Even the Manhattan Institute Says Curb Your Car


If an early April panel discussion (virtual) of the Manhattan Institute on “Planning the Post-Covid City” was surprisingly progressive, maybe it was because this talk of revolution in the streets was about reallocating little more than parking spaces. Yet that much upheaval is basic, these panelists agreed, to renewal of New York’s pre-pandemic glory.

The reforming urbanists assembled by the conservative policy outfit contrasted their ambitions with attempts to alter New York’s schools, housing or labor force: These changes, they said, merely involve municipal pavement.  Yet the aim is to reassign much of it to just about anything besides cars. And, to be sure, it’s no small skirmish to challenge the prerogatives of private-auto and SUV owners anywhere.

Covid gave this camp a big head start:   New York City set aside 83 miles of “open streets,” which generally meant pedestrian walkways amid outdoor dining, entertainment and commerce. (With normality returning, this total has been shaved by 11.5 miles.) Bicycle and scooter paths now occupy many other miles–1,350 by 2019, even if most are unprotected from traffic.  Clearly “alternative” means of street mobility have been in favor since March 2020, although this stems from viral fear of underground transit as much as desire for exercise.

Still, as Cornell Tech fellow Rohit Aggarwala said in the forum, it was with such adjustments that “we went on living without Midtown.” Indeed, many of New York’s residential neighborhoods have long since regained much of their vibrancy, in dramatic distinction from the office-commercial core of Manhattan. And Aggarwala wants to build on that, rather than succumb to a “knee-jerk return to normal” such as mostly followed the post-9/11 closures in lower Manhattan.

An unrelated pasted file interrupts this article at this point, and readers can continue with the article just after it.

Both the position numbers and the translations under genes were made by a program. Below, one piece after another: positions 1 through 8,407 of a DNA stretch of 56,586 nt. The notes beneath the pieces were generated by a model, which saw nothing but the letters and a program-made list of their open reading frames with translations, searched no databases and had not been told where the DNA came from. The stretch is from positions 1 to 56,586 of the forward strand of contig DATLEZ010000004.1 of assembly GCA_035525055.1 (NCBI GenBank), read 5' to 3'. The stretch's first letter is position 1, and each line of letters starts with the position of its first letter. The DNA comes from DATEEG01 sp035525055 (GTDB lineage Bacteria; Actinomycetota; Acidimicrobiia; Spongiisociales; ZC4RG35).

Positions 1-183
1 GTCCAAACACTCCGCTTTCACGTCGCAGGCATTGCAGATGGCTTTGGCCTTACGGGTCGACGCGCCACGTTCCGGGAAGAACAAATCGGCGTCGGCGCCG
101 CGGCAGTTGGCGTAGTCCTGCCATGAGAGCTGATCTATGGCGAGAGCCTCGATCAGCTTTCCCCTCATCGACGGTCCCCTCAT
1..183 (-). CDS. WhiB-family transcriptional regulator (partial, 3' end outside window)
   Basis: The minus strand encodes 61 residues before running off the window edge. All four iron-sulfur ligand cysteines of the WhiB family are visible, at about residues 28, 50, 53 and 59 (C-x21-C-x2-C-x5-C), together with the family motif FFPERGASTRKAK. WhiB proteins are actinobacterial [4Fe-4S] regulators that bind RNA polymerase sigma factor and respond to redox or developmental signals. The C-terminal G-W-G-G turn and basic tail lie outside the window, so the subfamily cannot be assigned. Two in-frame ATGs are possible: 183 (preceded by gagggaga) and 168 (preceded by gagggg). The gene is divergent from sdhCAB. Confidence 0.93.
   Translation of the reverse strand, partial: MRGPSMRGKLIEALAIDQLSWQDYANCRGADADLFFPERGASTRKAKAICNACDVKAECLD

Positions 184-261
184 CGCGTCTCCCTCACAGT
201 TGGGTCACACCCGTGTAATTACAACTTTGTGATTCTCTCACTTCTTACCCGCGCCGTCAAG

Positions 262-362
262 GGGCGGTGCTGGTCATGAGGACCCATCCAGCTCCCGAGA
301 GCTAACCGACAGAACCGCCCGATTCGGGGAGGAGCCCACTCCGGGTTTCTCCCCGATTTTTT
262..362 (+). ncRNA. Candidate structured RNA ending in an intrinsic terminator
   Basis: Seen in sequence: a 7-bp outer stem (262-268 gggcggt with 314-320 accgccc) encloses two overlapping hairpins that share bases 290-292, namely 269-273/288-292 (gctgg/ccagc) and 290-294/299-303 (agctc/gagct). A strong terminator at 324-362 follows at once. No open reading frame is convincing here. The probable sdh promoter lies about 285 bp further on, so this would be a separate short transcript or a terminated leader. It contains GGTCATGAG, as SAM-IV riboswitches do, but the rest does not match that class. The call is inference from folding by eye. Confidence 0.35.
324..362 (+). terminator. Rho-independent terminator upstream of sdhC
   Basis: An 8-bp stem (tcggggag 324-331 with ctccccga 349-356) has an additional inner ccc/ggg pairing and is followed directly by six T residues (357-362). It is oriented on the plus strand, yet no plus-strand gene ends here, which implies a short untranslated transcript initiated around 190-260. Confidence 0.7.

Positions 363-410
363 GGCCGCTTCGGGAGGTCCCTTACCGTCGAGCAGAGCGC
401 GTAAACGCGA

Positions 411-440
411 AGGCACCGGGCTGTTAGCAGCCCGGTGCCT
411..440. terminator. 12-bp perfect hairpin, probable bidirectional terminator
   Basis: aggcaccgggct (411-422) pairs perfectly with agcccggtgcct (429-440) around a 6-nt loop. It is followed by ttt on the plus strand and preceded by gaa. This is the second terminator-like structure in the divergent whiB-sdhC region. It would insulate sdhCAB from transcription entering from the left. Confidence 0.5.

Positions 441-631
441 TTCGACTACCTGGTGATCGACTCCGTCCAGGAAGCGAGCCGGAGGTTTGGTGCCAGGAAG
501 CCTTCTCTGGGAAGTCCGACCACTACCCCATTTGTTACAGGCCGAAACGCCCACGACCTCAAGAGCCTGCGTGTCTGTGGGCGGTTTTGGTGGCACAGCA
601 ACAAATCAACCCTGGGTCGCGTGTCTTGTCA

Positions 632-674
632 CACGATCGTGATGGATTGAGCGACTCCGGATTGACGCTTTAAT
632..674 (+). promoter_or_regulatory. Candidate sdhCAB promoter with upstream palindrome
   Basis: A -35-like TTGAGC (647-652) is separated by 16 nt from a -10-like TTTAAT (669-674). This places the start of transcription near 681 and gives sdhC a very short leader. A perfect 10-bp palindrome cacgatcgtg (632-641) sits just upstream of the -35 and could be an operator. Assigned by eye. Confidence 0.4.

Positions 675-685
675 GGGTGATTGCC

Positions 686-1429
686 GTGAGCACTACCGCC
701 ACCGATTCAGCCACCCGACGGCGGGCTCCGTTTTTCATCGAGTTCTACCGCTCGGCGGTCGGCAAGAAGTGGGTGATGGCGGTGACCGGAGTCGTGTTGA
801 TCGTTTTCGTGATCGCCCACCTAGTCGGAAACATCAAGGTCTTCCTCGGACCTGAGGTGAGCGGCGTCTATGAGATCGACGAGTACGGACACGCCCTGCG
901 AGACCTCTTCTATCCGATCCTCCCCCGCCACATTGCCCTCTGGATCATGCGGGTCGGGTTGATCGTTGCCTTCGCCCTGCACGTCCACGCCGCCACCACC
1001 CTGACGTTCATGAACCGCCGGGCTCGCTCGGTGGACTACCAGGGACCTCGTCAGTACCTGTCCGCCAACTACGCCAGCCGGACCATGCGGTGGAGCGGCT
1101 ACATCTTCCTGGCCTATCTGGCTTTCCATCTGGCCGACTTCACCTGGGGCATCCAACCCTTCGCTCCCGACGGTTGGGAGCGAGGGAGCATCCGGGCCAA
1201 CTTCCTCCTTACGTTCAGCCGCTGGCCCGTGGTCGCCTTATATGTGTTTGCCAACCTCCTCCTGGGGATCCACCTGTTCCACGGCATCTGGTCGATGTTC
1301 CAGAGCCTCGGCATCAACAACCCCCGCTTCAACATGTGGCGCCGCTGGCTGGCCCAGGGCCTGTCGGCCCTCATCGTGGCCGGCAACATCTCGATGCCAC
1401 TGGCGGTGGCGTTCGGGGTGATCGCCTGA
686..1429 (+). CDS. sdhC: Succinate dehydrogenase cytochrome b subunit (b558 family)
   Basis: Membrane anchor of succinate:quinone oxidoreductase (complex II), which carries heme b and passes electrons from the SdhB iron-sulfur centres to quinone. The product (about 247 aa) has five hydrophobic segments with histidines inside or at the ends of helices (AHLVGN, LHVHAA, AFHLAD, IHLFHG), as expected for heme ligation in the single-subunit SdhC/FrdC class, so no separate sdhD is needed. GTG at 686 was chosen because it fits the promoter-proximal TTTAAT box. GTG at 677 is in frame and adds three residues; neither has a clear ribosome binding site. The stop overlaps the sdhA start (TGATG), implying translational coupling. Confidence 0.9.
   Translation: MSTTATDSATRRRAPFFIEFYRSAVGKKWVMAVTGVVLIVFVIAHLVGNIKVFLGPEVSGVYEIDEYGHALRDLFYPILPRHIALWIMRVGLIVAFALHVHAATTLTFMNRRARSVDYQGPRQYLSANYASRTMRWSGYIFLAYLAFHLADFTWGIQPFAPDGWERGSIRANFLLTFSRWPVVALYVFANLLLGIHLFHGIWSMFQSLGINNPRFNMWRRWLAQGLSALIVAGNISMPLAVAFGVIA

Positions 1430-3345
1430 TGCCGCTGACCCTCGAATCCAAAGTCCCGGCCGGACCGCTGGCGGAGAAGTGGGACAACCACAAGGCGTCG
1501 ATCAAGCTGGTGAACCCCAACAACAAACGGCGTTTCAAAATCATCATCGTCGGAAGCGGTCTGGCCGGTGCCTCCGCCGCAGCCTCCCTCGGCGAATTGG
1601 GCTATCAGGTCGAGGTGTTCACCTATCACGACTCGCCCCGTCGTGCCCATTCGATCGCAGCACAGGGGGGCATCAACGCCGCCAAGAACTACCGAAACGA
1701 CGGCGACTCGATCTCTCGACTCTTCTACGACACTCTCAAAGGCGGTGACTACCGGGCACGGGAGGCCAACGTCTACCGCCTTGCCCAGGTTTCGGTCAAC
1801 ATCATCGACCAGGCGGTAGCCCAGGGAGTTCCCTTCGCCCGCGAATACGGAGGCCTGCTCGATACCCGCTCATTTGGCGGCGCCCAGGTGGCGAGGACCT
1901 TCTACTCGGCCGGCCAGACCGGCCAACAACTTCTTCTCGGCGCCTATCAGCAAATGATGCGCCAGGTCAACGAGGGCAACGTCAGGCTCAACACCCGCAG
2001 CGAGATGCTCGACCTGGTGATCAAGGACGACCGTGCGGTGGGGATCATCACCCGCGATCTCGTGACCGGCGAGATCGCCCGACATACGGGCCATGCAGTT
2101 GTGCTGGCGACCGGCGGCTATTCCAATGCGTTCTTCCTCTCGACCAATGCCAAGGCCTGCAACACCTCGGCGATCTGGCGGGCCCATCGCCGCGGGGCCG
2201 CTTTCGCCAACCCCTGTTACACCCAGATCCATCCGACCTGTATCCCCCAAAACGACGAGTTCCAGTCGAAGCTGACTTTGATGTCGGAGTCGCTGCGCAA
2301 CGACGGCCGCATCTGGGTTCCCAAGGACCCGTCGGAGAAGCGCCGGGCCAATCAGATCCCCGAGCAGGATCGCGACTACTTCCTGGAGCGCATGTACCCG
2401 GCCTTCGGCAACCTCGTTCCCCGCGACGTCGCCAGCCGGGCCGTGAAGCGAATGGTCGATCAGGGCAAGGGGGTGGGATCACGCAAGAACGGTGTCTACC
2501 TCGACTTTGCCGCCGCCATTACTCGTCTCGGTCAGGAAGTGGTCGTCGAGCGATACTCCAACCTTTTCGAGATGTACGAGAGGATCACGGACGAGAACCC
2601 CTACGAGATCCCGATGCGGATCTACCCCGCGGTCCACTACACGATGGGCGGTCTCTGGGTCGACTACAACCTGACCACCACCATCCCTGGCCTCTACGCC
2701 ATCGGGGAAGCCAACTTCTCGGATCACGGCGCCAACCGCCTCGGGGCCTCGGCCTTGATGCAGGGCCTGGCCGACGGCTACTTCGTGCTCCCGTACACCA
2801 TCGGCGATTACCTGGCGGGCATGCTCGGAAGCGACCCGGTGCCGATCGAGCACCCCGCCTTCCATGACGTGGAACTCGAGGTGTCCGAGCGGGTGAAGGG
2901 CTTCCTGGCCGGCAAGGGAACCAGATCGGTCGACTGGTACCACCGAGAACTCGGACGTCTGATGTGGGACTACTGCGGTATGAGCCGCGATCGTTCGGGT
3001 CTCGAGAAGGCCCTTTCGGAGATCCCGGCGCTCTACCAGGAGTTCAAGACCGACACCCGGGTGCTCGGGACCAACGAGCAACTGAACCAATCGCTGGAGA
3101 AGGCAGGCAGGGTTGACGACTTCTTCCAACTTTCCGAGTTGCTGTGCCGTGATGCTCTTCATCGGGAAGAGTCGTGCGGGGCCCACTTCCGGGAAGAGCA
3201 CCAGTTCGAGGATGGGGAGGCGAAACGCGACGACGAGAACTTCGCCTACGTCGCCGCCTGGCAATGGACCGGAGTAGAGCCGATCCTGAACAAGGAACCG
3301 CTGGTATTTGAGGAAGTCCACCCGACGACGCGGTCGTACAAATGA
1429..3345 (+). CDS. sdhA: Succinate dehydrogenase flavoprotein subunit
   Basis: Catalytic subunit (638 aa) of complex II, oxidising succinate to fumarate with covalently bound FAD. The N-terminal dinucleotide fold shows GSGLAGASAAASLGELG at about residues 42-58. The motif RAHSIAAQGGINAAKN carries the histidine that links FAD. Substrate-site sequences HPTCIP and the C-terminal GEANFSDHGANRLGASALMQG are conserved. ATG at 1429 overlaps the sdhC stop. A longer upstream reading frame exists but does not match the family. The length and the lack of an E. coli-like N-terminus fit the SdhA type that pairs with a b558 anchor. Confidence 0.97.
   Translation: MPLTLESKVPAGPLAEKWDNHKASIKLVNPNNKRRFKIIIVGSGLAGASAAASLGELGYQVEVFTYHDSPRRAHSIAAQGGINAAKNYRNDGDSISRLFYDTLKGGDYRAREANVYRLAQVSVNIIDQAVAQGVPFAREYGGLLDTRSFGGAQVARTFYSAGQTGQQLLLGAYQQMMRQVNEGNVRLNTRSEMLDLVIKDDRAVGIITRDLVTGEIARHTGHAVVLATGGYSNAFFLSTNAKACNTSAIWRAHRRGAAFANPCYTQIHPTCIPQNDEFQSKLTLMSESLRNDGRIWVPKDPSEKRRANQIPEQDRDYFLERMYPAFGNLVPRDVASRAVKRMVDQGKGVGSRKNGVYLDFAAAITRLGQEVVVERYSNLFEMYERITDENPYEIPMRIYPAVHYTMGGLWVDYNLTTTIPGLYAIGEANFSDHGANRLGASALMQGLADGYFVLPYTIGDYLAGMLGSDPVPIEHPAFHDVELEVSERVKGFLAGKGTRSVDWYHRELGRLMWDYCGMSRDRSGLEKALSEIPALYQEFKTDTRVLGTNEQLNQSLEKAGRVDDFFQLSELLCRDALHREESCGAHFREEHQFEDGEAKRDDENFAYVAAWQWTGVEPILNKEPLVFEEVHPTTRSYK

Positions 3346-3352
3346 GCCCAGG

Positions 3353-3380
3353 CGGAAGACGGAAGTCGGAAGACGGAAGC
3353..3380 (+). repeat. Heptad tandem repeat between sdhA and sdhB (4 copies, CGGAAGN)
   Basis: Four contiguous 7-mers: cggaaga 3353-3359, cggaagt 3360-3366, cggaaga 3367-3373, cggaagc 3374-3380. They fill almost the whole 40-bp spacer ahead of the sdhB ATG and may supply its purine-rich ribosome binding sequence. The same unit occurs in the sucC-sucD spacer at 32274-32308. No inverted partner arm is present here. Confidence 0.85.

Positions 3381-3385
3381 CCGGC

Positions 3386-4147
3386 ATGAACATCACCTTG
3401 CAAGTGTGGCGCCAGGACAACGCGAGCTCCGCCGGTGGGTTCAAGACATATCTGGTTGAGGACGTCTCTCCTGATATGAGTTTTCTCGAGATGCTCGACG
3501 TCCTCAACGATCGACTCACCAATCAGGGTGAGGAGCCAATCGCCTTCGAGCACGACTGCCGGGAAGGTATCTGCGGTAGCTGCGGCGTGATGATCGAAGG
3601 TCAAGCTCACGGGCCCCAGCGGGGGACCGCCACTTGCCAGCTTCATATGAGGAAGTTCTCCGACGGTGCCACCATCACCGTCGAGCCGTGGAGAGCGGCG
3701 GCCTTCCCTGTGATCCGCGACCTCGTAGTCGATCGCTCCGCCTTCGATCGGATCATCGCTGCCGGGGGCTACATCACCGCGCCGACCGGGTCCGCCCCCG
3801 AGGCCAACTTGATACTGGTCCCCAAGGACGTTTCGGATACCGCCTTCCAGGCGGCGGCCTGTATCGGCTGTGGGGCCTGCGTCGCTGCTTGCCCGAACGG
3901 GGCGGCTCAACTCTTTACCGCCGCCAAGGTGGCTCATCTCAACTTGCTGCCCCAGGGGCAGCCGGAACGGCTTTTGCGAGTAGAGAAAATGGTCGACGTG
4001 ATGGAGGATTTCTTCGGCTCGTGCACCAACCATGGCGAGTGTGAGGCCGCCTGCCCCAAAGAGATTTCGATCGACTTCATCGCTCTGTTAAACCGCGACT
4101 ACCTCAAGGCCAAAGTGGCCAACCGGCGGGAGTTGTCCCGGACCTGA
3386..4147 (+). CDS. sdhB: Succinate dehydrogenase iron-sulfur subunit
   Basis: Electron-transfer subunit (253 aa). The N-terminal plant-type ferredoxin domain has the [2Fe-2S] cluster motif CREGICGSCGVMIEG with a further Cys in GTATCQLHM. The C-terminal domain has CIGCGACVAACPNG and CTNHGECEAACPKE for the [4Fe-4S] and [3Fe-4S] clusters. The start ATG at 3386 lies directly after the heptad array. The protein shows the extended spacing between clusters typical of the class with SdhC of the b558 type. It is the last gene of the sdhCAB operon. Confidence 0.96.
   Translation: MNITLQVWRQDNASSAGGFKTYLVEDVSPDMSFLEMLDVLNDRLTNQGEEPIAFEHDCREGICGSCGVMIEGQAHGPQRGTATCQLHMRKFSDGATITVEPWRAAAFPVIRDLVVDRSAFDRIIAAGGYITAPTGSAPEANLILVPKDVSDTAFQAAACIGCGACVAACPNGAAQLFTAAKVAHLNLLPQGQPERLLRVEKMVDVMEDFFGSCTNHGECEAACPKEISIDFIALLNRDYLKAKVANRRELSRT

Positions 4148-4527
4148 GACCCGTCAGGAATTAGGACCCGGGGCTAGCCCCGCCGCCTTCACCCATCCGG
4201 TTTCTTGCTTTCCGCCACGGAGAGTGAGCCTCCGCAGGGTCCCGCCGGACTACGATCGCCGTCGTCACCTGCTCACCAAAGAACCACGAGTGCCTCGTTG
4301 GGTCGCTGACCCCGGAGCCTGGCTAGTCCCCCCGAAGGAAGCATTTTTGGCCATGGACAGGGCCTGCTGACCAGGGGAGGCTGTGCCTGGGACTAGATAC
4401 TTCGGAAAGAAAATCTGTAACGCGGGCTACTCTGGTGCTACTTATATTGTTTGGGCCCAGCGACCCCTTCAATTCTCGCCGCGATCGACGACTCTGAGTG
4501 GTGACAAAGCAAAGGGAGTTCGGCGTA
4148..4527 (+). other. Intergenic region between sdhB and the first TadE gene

Aggarwala singled out community boards, formal advisory bodies to New York city government, as resistant to better urban streetscapes. These “older, whiter” boards, he said, are skewed toward  opposing changes in traditional residential zones,  such as bike lanes that displace street parking.

If that perspective, and those of fellow panelists Henry Grabar of Slate.com and Laura Fox of Citi Bike (Lyft), would surprise some Manhattan Institute backers, they haven’t been following the drift of its urban-transport advocacy.   Nicole Gelinas, a mainstay of the institute’s policy staff, is also a city cycling enthusiast. Yet, older habitues might need trusted reassurance that the April event’s advocacy wasn’t right out of left field.

Grabar recently enthused about a report advocating, among other things, that one quarter of NYC’s streets be reassigned from motor-vehicle use.  Cycling enthusiasts are hopeful that the Biden presidency will help fund up to 400 miles of protected paths around the city, which could also be used for other exertions.

Read the rest of this piece at timwferguson.com

Tim W. Ferguson, the former editor of Forbes’s Asia edition, writes about business, economics and society.

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Why EU ?

The car in the photo has an EU license plate, not a New York one.

Dave Barnes